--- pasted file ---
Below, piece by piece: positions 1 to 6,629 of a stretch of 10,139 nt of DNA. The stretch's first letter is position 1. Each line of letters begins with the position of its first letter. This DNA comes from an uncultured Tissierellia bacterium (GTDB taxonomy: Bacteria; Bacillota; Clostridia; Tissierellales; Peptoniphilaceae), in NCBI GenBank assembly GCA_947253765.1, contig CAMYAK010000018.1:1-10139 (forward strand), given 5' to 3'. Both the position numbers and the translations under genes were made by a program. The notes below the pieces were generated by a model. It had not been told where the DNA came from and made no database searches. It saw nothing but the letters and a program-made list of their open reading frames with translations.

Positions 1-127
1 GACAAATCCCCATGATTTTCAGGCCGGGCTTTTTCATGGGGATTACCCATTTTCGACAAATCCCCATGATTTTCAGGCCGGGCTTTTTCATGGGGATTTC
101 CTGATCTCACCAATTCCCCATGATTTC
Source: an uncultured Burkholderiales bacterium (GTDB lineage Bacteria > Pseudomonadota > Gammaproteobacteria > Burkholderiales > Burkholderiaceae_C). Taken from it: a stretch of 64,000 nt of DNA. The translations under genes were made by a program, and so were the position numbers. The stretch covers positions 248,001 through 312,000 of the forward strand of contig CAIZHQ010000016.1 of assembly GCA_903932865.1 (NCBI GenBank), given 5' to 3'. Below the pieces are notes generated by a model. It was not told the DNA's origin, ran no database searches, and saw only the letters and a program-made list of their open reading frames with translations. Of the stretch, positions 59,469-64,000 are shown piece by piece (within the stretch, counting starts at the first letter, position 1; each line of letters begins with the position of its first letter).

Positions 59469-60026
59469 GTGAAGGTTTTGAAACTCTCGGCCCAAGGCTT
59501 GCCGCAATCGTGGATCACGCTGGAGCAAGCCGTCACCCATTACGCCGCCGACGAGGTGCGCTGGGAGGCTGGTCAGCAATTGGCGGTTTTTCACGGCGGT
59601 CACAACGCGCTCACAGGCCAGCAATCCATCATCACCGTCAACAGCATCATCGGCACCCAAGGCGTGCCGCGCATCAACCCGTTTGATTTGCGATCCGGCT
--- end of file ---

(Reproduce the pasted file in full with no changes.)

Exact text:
Below, piece by piece: positions 1 to 6,629 of a stretch of 10,139 nt of DNA. The stretch's first letter is position 1. Each line of letters begins with the position of its first letter. This DNA comes from an uncultured Tissierellia bacterium (GTDB taxonomy: Bacteria; Bacillota; Clostridia; Tissierellales; Peptoniphilaceae), in NCBI GenBank assembly GCA_947253765.1, contig CAMYAK010000018.1:1-10139 (forward strand), given 5' to 3'. Both the position numbers and the translations under genes were made by a program. The notes below the pieces were generated by a model. It had not been told where the DNA came from and made no database searches. It saw nothing but the letters and a program-made list of their open reading frames with translations.

Positions 1-127
1 GACAAATCCCCATGATTTTCAGGCCGGGCTTTTTCATGGGGATTACCCATTTTCGACAAATCCCCATGATTTTCAGGCCGGGCTTTTTCATGGGGATTTC
101 CTGATCTCACCAATTCCCCATGATTTC
Source: an uncultured Burkholderiales bacterium (GTDB lineage Bacteria > Pseudomonadota > Gammaproteobacteria > Burkholderiales > Burkholderiaceae_C). Taken from it: a stretch of 64,000 nt of DNA. The translations under genes were made by a program, and so were the position numbers. The stretch covers positions 248,001 through 312,000 of the forward strand of contig CAIZHQ010000016.1 of assembly GCA_903932865.1 (NCBI GenBank), given 5' to 3'. Below the pieces are notes generated by a model. It was not told the DNA's origin, ran no database searches, and saw only the letters and a program-made list of their open reading frames with translations. Of the stretch, positions 59,469-64,000 are shown piece by piece (within the stretch, counting starts at the first letter, position 1; each line of letters begins with the position of its first letter).

Positions 59469-60026
59469 GTGAAGGTTTTGAAACTCTCGGCCCAAGGCTT
59501 GCCGCAATCGTGGATCACGCTGGAGCAAGCCGTCACCCATTACGCCGCCGACGAGGTGCGCTGGGAGGCTGGTCAGCAATTGGCGGTTTTTCACGGCGGT
59601 CACAACGCGCTCACAGGCCAGCAATCCATCATCACCGTCAACAGCATCATCGGCACCCAAGGCGTGCCGCGCATCAACCCGTTTGATTTGCGATCCGGCT